Step into the world of Japanese craftsmanship with this virtual exhibition exploring 1,300 years of master woodworking from the densely forested Hida region of Gifu Prefecture in central Japan.
Exploring the virtual exhibition
- Starting with a display of Takayama festival floats on the Ground Floor, you can then head downstairs to explore the Gallery.
- You can hop between exhibits using the circular portals on the floor.
- The camera icons show you the images up close, while the information icons tell you more about the exhibits.
- To immerse yourself in this exhibition, click on the full-screen icon in the top right-hand corner of the tour.
The creation of this virtual exhibition is supported by JTI UK.
About The Carpenters' Line
The Carpenters' Line was on display at Japan House London from 29 September 2022 to 29 January 2023. The exhibition title refers to both the lineage of woodworking in Hida and a sumi-tsubo – a carpenters’ line – a fundamental Japanese carpentry tool used for marking straight lines on wood.
From the raw materials of the forests of Hida and the tools developed to work them, to the involvement of Hida craftsmanship in furniture design around the world today, visitors to the exhibition are immersed in an extraordinary craftworking legacy.
First recorded in the eighth century CE, the woodworking skills of the Hida craftspeople were provided to the imperial capital in place of taxation, such was the importance placed upon their carpentry techniques. It was the skills of these Hida craftspeople that built many of the famous shrines and temples still seen in the ancient capitals of Nara and Kyoto.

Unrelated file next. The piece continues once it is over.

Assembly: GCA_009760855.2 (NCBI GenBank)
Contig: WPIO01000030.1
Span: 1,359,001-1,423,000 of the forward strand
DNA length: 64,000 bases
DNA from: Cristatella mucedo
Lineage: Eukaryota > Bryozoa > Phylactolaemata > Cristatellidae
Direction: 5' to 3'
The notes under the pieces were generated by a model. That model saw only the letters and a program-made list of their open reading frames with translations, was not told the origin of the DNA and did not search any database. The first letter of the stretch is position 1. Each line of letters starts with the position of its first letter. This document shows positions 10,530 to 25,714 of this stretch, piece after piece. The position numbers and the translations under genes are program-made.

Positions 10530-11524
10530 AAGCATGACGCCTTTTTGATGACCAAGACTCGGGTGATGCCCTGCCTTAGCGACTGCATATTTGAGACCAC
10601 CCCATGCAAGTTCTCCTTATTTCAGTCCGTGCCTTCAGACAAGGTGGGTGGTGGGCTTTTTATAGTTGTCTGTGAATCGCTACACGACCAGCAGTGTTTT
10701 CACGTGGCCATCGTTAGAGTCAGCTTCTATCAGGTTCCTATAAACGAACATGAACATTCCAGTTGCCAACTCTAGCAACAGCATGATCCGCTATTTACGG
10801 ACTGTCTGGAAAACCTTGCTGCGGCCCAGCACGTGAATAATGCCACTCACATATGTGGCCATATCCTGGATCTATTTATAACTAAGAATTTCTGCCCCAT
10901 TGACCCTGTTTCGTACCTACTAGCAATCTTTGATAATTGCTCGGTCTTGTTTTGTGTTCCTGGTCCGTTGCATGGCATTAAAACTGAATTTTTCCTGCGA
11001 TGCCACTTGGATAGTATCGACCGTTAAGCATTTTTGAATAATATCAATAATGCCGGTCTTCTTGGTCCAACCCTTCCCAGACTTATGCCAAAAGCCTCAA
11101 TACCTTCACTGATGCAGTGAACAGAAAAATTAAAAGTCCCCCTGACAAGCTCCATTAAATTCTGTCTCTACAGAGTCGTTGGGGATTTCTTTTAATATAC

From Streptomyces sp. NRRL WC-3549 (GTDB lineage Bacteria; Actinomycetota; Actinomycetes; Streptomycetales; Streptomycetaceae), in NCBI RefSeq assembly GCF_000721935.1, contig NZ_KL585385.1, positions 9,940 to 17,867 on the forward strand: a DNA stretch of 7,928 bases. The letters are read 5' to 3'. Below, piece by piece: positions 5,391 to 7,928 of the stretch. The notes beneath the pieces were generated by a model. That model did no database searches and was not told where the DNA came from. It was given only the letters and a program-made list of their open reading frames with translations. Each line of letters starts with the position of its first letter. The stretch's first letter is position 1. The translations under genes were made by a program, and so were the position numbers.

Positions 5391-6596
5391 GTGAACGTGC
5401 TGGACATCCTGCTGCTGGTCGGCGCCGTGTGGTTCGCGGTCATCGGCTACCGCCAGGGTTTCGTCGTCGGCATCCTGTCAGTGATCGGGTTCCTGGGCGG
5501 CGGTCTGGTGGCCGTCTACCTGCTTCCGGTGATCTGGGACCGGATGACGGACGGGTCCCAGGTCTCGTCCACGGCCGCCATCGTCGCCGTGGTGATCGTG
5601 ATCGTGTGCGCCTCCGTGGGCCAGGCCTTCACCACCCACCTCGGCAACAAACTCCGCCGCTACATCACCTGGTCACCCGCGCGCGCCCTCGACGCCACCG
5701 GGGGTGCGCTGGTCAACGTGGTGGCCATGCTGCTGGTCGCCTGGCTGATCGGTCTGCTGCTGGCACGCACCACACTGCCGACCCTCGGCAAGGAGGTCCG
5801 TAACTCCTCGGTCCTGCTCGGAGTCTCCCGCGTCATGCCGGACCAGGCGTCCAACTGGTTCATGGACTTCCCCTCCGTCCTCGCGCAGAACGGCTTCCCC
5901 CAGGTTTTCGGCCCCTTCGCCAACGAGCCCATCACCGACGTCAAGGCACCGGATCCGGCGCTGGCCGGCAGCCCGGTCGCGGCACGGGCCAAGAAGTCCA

Nowadays, the practice of woodworking still thrives in Hida – and in particular the city of Takayama – with established workshops and factories well known for their collaborations with domestic and international designers, the results of which can be seen in museum collections across the globe.
The Carpenters’ Line: Woodworking Heritage in Hida Takayama explored Hida’s legacy of skill and innovation through a series of installations focusing on woodworking techniques and materials, technology and innovation, products (including Hida-shunkei lacquerware and intricate kumiko latticework) and the people whose livelihoods depend on working with the natural materials of their local environment.